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Liverpool

Left The ‘Three Graces’ define Liverpool’s distinctive skyline: The Liver, Cunard and Port of Liverpool buildings. In 2004, when Liverpool was awarded World Heritage status, the UNESCO World Heritage Committee described it as 'the supreme example of a commercial port of the 18th, 19th and 20th centuries'.

heavy borrowing by merchants and the people of Liverpool, and was designed and overseen by one Thomas Steers. Work began in 1710 and five years later, on 31st August 1715, the first ships sailed in.

growth of the Liver pool In 1700, Liverpool was a small town with a dock that was in danger of silting up. Yet it was a town with prospects: Chester, which had hitherto been the main port in the north-west, was silting up even more. The discovery of the Americas had increased the importance of ports facing the Atlantic, and the citizens of Liverpool decided to capitalise on the situation by building an innovative ‘wet dock’. The dock had massive gates that were opened only at high tide, and so kept the level of water at high-tide level within the dock, which meant that ships could unload straight on to the dockside while still afloat.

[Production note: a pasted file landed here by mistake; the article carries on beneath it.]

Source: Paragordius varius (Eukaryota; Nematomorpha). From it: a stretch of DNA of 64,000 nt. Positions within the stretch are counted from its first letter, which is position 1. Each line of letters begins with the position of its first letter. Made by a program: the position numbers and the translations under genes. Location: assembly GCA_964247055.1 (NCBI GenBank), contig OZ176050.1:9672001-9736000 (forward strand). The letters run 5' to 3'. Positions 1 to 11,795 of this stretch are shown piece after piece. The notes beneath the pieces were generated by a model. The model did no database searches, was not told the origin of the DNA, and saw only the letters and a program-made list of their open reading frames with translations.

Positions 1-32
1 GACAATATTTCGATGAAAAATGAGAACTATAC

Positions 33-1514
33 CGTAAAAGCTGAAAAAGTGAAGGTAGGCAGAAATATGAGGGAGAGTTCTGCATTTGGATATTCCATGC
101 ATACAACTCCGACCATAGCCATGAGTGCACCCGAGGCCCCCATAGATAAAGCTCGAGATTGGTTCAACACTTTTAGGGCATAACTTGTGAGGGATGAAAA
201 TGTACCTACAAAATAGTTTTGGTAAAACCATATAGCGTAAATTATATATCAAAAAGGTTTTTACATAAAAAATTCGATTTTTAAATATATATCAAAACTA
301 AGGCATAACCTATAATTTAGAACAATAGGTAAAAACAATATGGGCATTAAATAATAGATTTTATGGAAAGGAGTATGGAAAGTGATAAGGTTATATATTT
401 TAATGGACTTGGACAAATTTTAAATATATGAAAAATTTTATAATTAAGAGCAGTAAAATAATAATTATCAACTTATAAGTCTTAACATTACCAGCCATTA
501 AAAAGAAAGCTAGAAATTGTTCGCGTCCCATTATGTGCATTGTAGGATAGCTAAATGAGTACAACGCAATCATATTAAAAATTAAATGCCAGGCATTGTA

right Discovered under

3m of overburden, the rather weary-looking bricks of the Old Dock are revealed.

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